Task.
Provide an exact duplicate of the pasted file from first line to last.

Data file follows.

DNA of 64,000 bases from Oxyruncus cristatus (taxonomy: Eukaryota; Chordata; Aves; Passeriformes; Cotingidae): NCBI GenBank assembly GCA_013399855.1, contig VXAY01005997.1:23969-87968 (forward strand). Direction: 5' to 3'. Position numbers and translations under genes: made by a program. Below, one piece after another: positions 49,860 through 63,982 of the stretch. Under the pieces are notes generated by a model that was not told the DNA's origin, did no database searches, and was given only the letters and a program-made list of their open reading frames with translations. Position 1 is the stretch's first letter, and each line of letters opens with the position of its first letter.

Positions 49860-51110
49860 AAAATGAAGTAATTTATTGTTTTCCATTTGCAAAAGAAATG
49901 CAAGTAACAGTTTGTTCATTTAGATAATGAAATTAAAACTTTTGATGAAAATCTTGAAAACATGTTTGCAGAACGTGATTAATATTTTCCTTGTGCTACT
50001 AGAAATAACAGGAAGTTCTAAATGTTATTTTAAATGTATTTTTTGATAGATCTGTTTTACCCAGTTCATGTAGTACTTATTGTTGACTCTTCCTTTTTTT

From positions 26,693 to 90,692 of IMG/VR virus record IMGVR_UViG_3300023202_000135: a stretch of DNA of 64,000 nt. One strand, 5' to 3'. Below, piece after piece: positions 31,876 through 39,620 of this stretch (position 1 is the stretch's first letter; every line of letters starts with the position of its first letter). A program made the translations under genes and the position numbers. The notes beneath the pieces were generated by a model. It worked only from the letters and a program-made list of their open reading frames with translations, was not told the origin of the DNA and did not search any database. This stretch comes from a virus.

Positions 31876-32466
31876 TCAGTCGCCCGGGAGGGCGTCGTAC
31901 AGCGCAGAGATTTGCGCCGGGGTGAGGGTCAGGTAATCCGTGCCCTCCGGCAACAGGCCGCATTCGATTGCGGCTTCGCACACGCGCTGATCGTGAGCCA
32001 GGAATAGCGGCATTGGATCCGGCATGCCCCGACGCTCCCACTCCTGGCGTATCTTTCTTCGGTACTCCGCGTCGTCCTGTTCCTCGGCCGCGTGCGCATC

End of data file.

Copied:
DNA of 64,000 bases from Oxyruncus cristatus (taxonomy: Eukaryota; Chordata; Aves; Passeriformes; Cotingidae): NCBI GenBank assembly GCA_013399855.1, contig VXAY01005997.1:23969-87968 (forward strand). Direction: 5' to 3'. Position numbers and translations under genes: made by a program. Below, one piece after another: positions 49,860 through 63,982 of the stretch. Under the pieces are notes generated by a model that was not told the DNA's origin, did no database searches, and was given only the letters and a program-made list of their open reading frames with translations. Position 1 is the stretch's first letter, and each line of letters opens with the position of its first letter.

Positions 49860-51110
49860 AAAATGAAGTAATTTATTGTTTTCCATTTGCAAAAGAAATG
49901 CAAGTAACAGTTTGTTCATTTAGATAATGAAATTAAAACTTTTGATGAAAATCTTGAAAACATGTTTGCAGAACGTGATTAATATTTTCCTTGTGCTACT
50001 AGAAATAACAGGAAGTTCTAAATGTTATTTTAAATGTATTTTTTGATAGATCTGTTTTACCCAGTTCATGTAGTACTTATTGTTGACTCTTCCTTTTTTT

From positions 26,693 to 90,692 of IMG/VR virus record IMGVR_UViG_3300023202_000135: a stretch of DNA of 64,000 nt. One strand, 5' to 3'. Below, piece after piece: positions 31,876 through 39,620 of this stretch (position 1 is the stretch's first letter; every line of letters starts with the position of its first letter). A program made the translations under genes and the position numbers. The notes beneath the pieces were generated by a model. It worked only from the letters and a program-made list of their open reading frames with translations, was not told the origin of the DNA and did not search any database. This stretch comes from a virus.

Positions 31876-32466
31876 TCAGTCGCCCGGGAGGGCGTCGTAC
31901 AGCGCAGAGATTTGCGCCGGGGTGAGGGTCAGGTAATCCGTGCCCTCCGGCAACAGGCCGCATTCGATTGCGGCTTCGCACACGCGCTGATCGTGAGCCA
32001 GGAATAGCGGCATTGGATCCGGCATGCCCCGACGCTCCCACTCCTGGCGTATCTTTCTTCGGTACTCCGCGTCGTCCTGTTCCTCGGCCGCGTGCGCATC